Space utilised one liners

# Current  folder space
du -sh <path>

# 10 biggest folders
du -m <path> | sort -nr | head -n 10

# Check high directories usage.
du -hcx --max-depth=5 | grep [0-9]G | sort -nr

# Exclude a path from the final calculation
cd /path
du -sh --exclude=./relative/path/to/uploads

# Check APPARENT size
du -h --apparent-size /path/file

# Check how much space is "wasted":
lsof | grep deleted | sed 's/^.* \(REG.*deleted.*$\)/\1/' | awk '{print $5, $3}' | sort | uniq | awk '{sum += $2 } END { print sum }'

# >> *if* the number is like "1.5e+10", you might need to use this to see that converted in MB or GB
lsof | grep deleted | sed 's/^.* \(REG.*deleted.*$\)/\1/' | awk '{print $5, $3}' | sort | uniq | awk '{sum += $2 } END { print sum " bytes - " sum/1024**2 " MB - " sum/1024**3 " G" }'

# Check the biggest files:
lsof | grep deleted | sed 's/^.* \(REG.*deleted.*$\)/\1/' | awk '{print $5, $3}' | sort | uniq | awk '{print $2, $1}' | sort -nr

>> than you can grep the file name from the output of "lsof | grep deleted" and check for the PID that holds that file (second column)
>> and issue the following command:
kill -HUP <PID>
>> And check again. This should release the used file.


Apparent size is the number of bytes your applications think are in the file. It’s the amount of data that would be transferred over the network (not counting protocol headers) if you decided to send the file over FTP or HTTP. It’s also the result of cat theFile | wc -c, and the amount of address space that the file would take up if you loaded the whole thing using mmap.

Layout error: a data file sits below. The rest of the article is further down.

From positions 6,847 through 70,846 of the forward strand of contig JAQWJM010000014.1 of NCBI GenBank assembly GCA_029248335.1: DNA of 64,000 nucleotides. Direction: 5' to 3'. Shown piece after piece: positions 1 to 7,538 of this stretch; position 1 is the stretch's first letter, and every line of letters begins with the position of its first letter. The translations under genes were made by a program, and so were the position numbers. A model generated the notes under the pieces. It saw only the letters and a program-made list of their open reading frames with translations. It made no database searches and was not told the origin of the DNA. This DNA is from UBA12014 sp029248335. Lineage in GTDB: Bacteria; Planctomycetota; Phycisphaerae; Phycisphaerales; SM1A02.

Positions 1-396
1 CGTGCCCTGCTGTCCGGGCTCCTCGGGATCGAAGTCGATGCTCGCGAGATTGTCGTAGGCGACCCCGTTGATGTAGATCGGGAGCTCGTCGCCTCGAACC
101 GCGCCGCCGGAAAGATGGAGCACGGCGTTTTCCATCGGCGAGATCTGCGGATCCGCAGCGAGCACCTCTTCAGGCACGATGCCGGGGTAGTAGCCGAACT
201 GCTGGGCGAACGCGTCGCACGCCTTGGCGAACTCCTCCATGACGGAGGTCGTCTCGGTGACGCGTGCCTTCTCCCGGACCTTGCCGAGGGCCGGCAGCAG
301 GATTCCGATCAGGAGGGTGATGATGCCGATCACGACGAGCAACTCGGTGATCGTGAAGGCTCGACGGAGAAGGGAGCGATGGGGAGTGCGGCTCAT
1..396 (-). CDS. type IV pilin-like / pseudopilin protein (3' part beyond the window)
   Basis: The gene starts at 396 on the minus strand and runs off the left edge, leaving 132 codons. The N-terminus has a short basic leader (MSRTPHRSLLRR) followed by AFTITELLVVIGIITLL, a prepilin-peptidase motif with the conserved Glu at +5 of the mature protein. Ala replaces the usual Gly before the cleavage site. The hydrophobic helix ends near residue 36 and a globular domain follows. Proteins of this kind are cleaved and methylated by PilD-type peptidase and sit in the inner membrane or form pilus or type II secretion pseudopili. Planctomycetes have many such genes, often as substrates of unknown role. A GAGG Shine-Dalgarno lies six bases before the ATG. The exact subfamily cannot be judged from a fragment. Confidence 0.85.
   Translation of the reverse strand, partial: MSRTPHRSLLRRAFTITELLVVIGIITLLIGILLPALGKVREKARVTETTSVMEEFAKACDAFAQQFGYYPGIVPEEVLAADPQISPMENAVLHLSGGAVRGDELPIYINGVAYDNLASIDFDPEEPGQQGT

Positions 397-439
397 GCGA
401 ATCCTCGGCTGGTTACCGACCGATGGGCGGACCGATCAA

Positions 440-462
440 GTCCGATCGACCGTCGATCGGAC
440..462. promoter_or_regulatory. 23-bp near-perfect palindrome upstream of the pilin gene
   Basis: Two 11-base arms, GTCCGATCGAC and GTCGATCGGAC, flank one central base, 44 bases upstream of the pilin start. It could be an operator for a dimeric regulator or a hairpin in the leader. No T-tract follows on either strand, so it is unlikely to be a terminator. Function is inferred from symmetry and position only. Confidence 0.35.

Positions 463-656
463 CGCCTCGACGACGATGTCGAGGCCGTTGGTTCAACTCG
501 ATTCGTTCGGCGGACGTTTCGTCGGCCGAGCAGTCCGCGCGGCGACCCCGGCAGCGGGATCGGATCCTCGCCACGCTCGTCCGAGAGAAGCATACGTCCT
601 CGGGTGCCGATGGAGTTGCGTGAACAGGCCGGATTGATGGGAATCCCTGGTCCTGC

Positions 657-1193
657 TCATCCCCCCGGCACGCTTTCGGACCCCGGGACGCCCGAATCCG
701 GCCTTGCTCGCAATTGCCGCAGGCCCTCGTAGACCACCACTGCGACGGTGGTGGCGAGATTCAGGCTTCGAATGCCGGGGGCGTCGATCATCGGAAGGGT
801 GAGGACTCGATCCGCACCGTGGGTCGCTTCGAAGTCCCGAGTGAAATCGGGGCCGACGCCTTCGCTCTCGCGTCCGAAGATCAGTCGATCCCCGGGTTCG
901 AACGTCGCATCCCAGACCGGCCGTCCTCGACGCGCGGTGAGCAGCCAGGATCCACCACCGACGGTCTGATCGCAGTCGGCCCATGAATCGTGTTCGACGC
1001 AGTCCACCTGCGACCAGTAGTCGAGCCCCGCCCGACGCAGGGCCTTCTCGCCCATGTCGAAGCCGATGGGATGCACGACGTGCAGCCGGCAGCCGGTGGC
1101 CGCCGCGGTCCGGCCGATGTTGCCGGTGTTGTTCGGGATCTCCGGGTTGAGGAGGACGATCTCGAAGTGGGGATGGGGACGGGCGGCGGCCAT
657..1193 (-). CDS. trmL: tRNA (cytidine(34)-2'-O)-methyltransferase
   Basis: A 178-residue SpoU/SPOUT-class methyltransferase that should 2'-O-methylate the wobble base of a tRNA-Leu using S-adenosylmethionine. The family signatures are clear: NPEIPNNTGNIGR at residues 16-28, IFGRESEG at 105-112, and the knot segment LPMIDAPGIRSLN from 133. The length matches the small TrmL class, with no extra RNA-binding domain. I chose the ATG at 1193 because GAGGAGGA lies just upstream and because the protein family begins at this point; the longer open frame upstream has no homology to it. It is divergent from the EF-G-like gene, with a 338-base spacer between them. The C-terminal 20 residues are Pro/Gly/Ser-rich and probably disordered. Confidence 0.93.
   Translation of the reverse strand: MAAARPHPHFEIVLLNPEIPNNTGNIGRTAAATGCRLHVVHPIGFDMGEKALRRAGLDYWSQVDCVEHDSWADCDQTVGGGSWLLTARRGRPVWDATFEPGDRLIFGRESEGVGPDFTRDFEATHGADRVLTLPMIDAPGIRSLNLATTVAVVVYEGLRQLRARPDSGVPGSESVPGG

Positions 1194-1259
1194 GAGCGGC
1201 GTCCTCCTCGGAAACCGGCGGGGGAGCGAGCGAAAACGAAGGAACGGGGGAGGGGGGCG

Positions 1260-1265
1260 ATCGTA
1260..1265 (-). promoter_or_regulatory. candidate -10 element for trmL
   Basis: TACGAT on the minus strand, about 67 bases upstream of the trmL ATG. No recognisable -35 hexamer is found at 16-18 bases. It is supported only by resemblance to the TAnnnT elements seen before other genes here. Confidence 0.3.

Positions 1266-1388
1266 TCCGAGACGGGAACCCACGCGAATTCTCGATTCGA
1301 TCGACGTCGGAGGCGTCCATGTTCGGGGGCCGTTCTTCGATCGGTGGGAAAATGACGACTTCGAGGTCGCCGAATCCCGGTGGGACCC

Disk usage is the amount of space that can’t be used for something else because your file is occupying that space.

In most cases, the apparent size is smaller than the disk usage because the disk usage counts the full size of the last (partial) block of the file, and apparent size only counts the data that’s in that last block. However, apparent size is larger when you have a sparse file (sparse files are created when you seek somewhere past the end of the file, and then write something there — the OS doesn’t bother to create lots of blocks filled with zeros — it only creates a block for the part of the file you decided to write to).

Source (clarification):